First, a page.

All This Useless Energy: Jeff Rosenstock Talks Cartoons, Fascism, and his latest LP POST-

Dusty Henry
photos by Eric Tra (view set)
Transcription by Molly Wyman

Watching Jeff Rosenstock perform on stage is an easy way to get second-hand exhaustion. He doesn’t so much play guitar and sing as he does punk rock aerobics. He jumps, yells, sweats, and then jumps, yells, and sweats some more. Every moment on stage is a moment he can pull from this unfathomable well of energy he somehow keeps inside his mortal shell. It’s an infectious, life-affirming energy. As he barrelled through his set at Sasquatch! Music Festival, the crowd was ready to match his vitality with one of the brightest, midday mosh pits you’ll ever see.

The former Bomb The Music Industry frontman has been performing punk rock songs since he was 13-years-old covering Green Day with his friends in The Arrogant Sons of Bitches, yet his affection for pumperd up, rapidfire songwriting and performance hasn't waned. If anything, Rosenstock feels more on top of his game than ever. He moves at his own, unrelenting and insane pace. He came steamrolling into 2018 with third solo album, POST-, releasing it on New Year’s Day without any pre-promotion on Polyvinyl Records. But it’s not like it needed it. After a string of buzzworthy live performances on the tour for his previous album Worry. and a batch of fired up, politically charged anthems in tow, 2018 was ripe for Rosenstock to come in with his exciting brand of punk rock fervor.

What’s even more remarkable than Rosenstock’s stamina is his candor and transparency. It’s 2018 and things are… not so great. It’s become routine to question “Is this fascism?” in our daily lives. The world’s getting hotter and we’re just, as Rosenstock sings on “USA,” tired and bored. It’s enough to make you want to give up at times. But Rosenstock’s not having any of that shit. It’s not that he doesn’t feel it too. When we sat down right after his remarkable set at Sasquatch!, he was open about the feelings of hopelessness he’s felt in the past two years and has always been open about his own depression and struggles in his music. With POST-, he’s taking a steadier aim at the powers that be. It’s an album that couldn’t have been more appropriate to kick off the year, like a gunshot kicking off the beginning of a race. But he’s not racing against his musical peers – he’s racing against the looming evils in our collective purview and somehow manages to handle it with a steady blend of cynicism and positive energy (yeah, I know that doesn’t make any sense but it also somehow does when Rosenstock does it). Even when he takes a moment during his set to ask the men in the crowd to keep their hands to themselves and not grope women, he frames it with a simple and effective maxim: “We’re all in this together.”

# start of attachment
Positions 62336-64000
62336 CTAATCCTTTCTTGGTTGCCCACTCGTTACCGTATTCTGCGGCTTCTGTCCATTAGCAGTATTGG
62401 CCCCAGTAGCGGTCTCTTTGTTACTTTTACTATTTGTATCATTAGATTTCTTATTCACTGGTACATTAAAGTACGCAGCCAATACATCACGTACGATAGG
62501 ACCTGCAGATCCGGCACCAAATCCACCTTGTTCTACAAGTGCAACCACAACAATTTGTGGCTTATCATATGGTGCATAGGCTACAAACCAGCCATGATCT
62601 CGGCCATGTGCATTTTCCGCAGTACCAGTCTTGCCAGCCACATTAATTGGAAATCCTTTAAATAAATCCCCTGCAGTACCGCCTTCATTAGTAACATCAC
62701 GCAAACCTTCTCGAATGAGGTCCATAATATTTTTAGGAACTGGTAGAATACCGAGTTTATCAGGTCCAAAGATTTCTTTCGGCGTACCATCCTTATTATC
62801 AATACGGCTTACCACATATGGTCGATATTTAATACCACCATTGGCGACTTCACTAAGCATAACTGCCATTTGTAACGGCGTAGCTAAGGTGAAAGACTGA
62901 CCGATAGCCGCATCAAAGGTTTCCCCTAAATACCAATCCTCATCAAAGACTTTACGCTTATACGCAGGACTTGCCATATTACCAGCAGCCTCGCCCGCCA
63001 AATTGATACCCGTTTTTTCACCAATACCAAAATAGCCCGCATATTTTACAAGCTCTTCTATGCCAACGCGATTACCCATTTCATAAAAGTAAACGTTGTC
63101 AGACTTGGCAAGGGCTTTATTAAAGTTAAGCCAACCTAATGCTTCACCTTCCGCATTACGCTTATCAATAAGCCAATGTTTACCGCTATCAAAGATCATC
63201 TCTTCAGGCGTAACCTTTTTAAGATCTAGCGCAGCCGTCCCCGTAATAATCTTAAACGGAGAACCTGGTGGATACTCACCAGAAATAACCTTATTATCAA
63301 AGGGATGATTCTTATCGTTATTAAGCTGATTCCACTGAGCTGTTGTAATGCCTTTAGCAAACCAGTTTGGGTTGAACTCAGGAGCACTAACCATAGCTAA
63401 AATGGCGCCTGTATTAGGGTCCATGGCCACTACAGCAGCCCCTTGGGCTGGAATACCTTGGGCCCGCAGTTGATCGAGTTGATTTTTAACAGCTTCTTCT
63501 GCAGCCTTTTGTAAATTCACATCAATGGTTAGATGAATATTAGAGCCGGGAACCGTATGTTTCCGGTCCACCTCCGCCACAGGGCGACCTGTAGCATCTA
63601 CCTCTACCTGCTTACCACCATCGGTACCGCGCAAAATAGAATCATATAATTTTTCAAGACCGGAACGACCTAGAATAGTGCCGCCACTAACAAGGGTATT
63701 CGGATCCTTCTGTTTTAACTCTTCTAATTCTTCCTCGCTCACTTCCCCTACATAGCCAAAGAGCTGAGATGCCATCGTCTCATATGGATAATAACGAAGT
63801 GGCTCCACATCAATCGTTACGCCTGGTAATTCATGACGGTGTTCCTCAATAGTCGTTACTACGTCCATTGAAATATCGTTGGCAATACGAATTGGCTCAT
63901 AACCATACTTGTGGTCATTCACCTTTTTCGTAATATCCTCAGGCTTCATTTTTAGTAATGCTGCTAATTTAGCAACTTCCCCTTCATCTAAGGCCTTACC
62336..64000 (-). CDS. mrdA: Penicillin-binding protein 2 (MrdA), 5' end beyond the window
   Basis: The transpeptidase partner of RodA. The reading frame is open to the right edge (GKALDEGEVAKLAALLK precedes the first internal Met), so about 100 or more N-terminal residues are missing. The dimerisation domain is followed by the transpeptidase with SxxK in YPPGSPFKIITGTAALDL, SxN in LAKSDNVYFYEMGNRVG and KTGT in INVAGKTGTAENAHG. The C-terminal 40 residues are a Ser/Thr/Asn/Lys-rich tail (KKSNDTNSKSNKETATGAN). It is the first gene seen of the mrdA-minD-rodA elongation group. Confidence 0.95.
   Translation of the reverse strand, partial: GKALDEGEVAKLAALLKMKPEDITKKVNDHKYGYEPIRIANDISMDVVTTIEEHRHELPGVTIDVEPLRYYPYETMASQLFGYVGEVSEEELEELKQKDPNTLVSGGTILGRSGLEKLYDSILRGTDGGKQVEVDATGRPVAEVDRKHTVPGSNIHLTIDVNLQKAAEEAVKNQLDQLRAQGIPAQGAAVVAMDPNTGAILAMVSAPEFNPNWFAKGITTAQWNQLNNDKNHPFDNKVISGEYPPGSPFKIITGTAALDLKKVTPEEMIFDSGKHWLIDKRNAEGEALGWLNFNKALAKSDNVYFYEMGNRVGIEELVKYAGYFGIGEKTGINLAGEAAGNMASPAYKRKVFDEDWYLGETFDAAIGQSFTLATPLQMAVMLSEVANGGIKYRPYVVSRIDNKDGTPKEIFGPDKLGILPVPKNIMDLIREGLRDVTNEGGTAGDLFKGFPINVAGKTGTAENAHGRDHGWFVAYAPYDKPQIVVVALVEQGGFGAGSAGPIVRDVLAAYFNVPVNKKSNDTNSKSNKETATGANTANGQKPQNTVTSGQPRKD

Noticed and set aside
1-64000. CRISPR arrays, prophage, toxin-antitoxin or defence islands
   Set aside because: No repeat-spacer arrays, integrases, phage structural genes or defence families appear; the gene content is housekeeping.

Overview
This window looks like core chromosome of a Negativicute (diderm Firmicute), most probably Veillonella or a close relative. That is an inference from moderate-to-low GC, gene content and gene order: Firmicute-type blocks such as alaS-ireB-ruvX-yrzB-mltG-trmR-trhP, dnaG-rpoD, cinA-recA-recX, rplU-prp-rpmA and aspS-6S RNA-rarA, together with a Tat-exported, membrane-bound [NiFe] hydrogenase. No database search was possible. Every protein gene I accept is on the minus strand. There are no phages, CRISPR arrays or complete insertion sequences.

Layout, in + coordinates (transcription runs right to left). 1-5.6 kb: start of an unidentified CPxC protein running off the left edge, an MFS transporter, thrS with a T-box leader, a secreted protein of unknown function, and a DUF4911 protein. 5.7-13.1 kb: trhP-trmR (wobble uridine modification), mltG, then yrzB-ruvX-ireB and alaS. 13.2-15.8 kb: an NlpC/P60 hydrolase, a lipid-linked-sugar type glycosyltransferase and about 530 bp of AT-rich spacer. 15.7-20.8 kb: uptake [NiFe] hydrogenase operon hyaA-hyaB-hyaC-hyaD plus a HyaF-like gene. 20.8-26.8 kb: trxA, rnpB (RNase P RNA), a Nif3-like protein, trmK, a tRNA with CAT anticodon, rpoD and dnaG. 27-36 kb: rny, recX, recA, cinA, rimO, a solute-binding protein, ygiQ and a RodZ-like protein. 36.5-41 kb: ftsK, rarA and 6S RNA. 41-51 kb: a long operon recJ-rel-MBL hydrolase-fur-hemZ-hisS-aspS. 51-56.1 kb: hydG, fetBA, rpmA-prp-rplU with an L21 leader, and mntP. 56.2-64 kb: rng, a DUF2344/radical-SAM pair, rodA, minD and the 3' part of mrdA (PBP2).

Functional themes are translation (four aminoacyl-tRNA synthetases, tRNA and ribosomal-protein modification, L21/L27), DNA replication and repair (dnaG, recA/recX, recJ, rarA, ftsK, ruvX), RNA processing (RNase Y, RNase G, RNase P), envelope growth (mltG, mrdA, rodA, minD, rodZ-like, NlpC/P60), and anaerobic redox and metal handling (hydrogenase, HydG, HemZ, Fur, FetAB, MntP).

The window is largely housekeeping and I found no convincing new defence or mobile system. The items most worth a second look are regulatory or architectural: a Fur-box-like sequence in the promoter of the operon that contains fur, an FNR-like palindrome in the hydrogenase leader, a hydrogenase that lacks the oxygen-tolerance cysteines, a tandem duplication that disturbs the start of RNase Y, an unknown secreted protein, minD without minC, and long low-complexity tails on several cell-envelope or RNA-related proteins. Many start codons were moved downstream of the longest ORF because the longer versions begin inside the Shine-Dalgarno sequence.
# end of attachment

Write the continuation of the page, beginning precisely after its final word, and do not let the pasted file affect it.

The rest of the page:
Talking with Rosenstock, that same brilliant and overwhelming enthusiasm he had on stage doesn’t subside. He talks at a rapid pace, excitedly jumping in on any topic you throw at him. Rosenstock doesn’t claim to have any of the answers and repeats that he is only speaking his personal truths. Still, his perspective feels vital in a world that seems bent on bringing everyone down. Whether it’s tackling fascist ideals or scoring a children’s show, he’s eager to get in the game and let out – again, to quote POST-, “all this useless energy.”


KEXP: That was an amazing set.

Jeff Rosenstock: Thanks so much. It was really fun to play this. It's crazy. We did [Sasquatch], we did Pitchfork. We've done like one or two other smaller ones and like every time I'm just like, "Huh, I wonder if people are going to be there." When people start showing up it was like, "Okay, yeah, cool. This will be fun."